This blonde lady was the third string, assigned to us by the company, and it showed. Far from a specialist in the topic, if she had any interest in entrepreneurship, she was damn good at hiding it. As I explained the book’s thesis and my hopes for its release, she watched me with profound apathy, eyes drifting lazily between my face and the door. She would send me back through it after a mere ten minutes.

Ten minutes. I had flown to New York at my own expense, dressed up for the occasion, waited a full hour past our appointment time, and all I got was ten minutes of awkward, fruitless conversation. Standing stupefied in the elevator, I abandoned my Romancing the Stone fantasy. Forget monthly dinners and tough love — I would have settled for an editor who could speak in full sentences!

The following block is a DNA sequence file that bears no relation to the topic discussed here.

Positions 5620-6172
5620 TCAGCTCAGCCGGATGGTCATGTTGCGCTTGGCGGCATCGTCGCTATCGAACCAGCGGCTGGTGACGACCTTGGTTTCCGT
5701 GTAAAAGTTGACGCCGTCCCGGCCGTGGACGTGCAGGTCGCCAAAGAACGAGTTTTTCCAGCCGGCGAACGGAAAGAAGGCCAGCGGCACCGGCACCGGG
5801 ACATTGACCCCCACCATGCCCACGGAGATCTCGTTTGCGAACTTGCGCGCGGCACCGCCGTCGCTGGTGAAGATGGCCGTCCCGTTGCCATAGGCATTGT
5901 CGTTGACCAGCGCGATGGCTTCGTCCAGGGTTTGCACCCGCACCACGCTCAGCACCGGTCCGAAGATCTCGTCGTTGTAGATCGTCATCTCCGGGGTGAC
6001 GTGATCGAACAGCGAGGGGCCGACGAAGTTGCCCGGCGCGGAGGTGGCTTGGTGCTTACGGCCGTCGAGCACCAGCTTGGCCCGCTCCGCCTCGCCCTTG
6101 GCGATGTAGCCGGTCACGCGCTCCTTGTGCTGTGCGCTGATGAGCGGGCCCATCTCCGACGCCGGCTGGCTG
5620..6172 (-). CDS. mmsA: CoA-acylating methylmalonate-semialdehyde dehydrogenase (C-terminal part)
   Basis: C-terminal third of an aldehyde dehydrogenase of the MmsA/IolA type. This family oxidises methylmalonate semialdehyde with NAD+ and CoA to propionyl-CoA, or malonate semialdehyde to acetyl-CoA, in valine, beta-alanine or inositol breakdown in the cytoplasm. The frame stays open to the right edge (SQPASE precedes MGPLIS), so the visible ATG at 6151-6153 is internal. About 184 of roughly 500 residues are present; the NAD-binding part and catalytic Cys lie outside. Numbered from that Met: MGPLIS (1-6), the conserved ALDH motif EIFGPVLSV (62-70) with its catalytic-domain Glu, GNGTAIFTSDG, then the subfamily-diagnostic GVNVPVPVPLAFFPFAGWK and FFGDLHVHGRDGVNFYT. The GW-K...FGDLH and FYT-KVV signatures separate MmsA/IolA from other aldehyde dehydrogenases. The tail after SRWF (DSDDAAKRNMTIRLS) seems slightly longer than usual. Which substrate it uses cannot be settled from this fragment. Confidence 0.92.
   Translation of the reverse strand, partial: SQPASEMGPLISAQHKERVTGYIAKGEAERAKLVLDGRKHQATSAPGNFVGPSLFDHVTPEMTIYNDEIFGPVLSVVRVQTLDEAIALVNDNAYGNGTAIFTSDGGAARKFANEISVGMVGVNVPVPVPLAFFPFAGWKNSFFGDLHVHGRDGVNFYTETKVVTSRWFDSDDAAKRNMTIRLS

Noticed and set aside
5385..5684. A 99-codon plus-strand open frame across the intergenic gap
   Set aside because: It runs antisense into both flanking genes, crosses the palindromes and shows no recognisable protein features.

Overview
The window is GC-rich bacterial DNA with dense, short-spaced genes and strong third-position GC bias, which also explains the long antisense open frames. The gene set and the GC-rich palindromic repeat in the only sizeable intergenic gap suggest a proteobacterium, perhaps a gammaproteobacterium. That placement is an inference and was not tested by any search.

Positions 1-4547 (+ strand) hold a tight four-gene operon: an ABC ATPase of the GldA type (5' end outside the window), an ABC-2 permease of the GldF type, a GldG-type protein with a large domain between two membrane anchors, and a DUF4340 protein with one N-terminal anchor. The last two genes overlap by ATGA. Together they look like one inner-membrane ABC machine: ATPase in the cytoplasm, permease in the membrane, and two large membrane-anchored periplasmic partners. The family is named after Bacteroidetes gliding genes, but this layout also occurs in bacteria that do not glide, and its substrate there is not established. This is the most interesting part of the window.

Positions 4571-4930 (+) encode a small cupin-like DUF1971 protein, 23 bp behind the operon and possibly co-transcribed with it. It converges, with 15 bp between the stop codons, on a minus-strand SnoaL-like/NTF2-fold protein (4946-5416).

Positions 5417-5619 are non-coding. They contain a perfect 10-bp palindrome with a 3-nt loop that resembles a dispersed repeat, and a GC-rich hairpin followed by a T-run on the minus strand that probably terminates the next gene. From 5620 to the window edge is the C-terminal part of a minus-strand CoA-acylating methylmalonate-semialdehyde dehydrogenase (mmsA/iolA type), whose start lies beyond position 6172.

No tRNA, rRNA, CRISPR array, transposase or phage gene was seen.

About a month before the book was set for release, I returned to New York for a speaking engagement at the SCORE organization. My publisher’s PR department had arranged the event to promote my book, and I was optimistic despite the discouraging experience with my specter of an editor.

Upon arrival, I was greeted by PR representative Bethany, a bubbly twenty-something who was new to the company and eager to prove herself. I was delighted to see that Bethany had brought along a stack of my books for sale, all of which were neatly arranged on the plastic foldout table where she perched, grinning at me. Huh, I thought. Maybe this company does care about my book, after all!